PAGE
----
2017 Southern SARE Producer Grants Funded
GRIFFIN, Georgia – Over $97,000 in grants from the Southern Sustainable Agriculture Research & Education (SARE) program has been funded for farmers to further sustainable agriculture production and marketing practices throughout the Southern region.
Topics including which wildflowers are best to recruit native bees, rotational grazing to combat small ruminant intestinal parasites, using mulch to suppress weeds in plantains, and using probiotics to increase yields of inland farmed shrimp are among the Producer Grants funded for FY2017. The Producer Grants are strictly for farmers and ranchers to conduct research projects on their farm to not only solve production and marketing challenges, but to also share their results with fellow farmers in an education and outreach capacity.
Southern SARE 2017 Producer Grants funded include:
FS17-294 Adaptive Winter Squash, $1,822, Tennessee, Megan Allen, firstname.lastname@example.org
FS17-295 Incorporating Conservation Solutions into Alternative Crop Transplant Systems, $9,999, Tennessee, Sarah Bellos, email@example.com
FS17-296 Which Wildflower is Best at the Recruitment of Native Bees into Agricultural Areas: A comparison of perennial verses annual wildflowers, $10,000, Georgia, Joe Dickey, firstname.lastname@example.org
FS17-297 Bacillus thuringiensis var. Israelensis as a Larvacidal on a Rotational Grazing System for Ruminants to Combat Haemonchus contortus, $10,000, Tennessee, Jo Ann Harris, email@example.com
FS17-298 Weed Suppression by Compost Mulch in Plantains, $8,436, Puerto Rico, Reed Hepperly, firstname.lastname@example.org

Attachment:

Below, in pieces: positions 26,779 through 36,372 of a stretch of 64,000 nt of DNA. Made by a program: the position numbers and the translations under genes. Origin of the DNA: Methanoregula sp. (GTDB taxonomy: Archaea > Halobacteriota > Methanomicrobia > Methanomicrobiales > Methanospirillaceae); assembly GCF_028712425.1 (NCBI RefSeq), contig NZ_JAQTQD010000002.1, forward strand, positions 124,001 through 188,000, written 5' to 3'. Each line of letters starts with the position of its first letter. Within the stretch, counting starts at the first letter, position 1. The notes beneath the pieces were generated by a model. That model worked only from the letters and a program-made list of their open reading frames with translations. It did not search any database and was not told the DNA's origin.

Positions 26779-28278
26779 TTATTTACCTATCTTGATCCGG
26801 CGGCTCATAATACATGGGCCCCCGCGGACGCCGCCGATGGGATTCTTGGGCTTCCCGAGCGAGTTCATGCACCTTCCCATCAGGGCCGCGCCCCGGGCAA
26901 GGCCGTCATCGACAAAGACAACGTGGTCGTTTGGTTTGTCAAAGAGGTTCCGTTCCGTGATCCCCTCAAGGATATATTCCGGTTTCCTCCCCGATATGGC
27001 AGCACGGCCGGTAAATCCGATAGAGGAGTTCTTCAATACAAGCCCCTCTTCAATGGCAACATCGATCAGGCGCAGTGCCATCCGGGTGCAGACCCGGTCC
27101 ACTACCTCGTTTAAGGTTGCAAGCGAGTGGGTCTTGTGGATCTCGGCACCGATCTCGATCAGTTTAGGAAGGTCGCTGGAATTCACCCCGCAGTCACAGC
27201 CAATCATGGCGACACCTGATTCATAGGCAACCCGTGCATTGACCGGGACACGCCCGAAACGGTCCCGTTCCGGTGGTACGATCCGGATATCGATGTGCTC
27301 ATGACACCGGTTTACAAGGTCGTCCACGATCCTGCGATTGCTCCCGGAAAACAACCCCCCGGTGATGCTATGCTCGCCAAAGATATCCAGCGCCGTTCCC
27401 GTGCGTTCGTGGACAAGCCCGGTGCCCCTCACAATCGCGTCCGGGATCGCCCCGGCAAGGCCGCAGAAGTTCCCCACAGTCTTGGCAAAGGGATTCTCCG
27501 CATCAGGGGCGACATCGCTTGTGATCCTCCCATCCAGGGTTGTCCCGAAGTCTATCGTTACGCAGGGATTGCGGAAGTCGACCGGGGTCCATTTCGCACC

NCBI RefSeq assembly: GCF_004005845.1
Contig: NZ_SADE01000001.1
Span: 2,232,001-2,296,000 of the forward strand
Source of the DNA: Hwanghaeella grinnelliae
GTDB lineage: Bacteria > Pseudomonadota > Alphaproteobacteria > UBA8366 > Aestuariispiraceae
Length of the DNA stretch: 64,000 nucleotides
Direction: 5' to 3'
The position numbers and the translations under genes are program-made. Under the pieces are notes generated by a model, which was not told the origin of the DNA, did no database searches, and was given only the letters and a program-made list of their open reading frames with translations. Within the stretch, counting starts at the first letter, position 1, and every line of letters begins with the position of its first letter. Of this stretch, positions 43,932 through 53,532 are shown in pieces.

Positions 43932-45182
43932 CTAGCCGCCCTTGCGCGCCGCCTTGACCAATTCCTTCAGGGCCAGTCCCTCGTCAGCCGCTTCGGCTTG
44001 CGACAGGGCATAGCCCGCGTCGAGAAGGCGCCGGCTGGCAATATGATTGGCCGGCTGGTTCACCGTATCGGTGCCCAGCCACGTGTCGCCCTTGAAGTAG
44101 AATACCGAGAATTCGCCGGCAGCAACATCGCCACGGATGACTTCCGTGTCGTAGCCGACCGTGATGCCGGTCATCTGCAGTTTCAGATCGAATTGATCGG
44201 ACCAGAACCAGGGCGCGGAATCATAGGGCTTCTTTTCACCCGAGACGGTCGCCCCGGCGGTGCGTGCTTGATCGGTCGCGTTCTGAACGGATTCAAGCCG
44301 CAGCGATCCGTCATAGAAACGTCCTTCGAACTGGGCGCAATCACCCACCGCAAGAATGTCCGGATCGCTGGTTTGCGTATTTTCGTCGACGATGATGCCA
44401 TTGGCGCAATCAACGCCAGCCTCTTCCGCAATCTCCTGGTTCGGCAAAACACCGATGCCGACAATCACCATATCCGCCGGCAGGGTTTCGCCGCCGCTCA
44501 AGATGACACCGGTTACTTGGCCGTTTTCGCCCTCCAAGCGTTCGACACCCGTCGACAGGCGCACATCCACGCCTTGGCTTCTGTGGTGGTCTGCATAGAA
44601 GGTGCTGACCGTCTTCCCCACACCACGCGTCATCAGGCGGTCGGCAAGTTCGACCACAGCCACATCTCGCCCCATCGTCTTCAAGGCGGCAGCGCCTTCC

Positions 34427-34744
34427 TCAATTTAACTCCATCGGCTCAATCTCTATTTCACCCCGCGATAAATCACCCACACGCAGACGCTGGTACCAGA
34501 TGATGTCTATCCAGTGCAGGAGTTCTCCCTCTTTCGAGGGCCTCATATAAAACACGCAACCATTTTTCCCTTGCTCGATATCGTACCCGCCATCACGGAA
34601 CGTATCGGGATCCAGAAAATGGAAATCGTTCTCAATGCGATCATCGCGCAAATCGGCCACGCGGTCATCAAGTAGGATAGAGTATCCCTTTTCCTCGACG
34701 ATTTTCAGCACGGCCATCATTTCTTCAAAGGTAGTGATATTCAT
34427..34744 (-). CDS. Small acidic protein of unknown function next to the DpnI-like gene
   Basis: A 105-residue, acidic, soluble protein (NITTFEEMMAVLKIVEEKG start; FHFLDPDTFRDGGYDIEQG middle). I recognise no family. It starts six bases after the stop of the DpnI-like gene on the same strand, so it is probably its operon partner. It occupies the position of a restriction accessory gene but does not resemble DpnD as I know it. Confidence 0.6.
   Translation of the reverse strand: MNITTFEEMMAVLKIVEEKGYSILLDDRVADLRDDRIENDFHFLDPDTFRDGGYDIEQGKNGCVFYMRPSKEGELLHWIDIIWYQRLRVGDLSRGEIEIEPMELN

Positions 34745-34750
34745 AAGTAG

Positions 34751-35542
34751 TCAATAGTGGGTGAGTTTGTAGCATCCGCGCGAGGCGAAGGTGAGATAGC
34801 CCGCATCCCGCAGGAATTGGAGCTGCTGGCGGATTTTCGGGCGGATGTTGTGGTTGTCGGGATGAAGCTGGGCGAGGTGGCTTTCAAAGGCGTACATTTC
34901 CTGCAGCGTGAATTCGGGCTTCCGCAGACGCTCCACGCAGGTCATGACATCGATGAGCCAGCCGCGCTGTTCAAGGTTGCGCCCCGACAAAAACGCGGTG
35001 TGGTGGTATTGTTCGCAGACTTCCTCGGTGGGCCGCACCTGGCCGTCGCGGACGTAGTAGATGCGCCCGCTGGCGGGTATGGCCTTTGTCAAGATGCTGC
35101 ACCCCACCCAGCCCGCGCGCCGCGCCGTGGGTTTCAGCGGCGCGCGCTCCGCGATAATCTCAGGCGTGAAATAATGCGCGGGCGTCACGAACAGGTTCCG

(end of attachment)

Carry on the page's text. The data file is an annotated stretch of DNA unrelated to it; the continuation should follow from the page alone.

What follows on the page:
FS17-299 Organic Sweet Potato as a Commercial Crop in South Texas, $10,000, Texas, Lois Kim, email@example.com
FS17-300 Scaling Indigo Production in South Carolina, $5,965, South Carolina, Kathy McCullough, firstname.lastname@example.org
FS17-301 Using Lotus as an Alternative Crop to Generate Farm Income, $9,696, Kentucky, Cheryl Pan, email@example.com
FS17-302 Soil Effects of Animal Grazing for Selected Summer Crops in the Southern United States, $9,955, Alabama, Franklin Randle, firstname.lastname@example.org
FS17-303 Evaluation of Southern Stem Blight Control in Green Beans with Aerated Compost Tea in Drip System, $6,501, Georgia, Joseph Reynolds, email@example.com
FS17-304 Use of Probiotics to Increase Survival and Sustainable Yield of Inland Farmed Shrimp, $14,869, Alabama, David Teichert-Coddington, firstname.lastname@example.org
Producer Grants are one of six grant opportunities offered by Southern SARE. Learn more about Producer Grants on the Southern SARE website and how to apply. Producer Grants Calls for Proposals are released in September.
Published by the Southern Region of the Sustainable Agriculture Research and Education (SARE) program. Funded by the USDA National Institute of Food and Agriculture (NIFA), Southern SARE operates under cooperative agreements with the University of Georgia, Fort Valley State University, and the Kerr Center for Sustainable Agriculture to offer competitive grants to advance sustainable agriculture in America's Southern region. This material is based upon work that is supported by the National Institute of Food and Agriculture, U.S. Department of Agriculture, through Southern Sustainable Agriculture Research and Education. USDA is an equal opportunity employer and service provider. Any opinions, findings, conclusions, or recommendations expressed in this publication are those of the author(s) and do not necessarily reflect the view of the U.S. Department of Agriculture.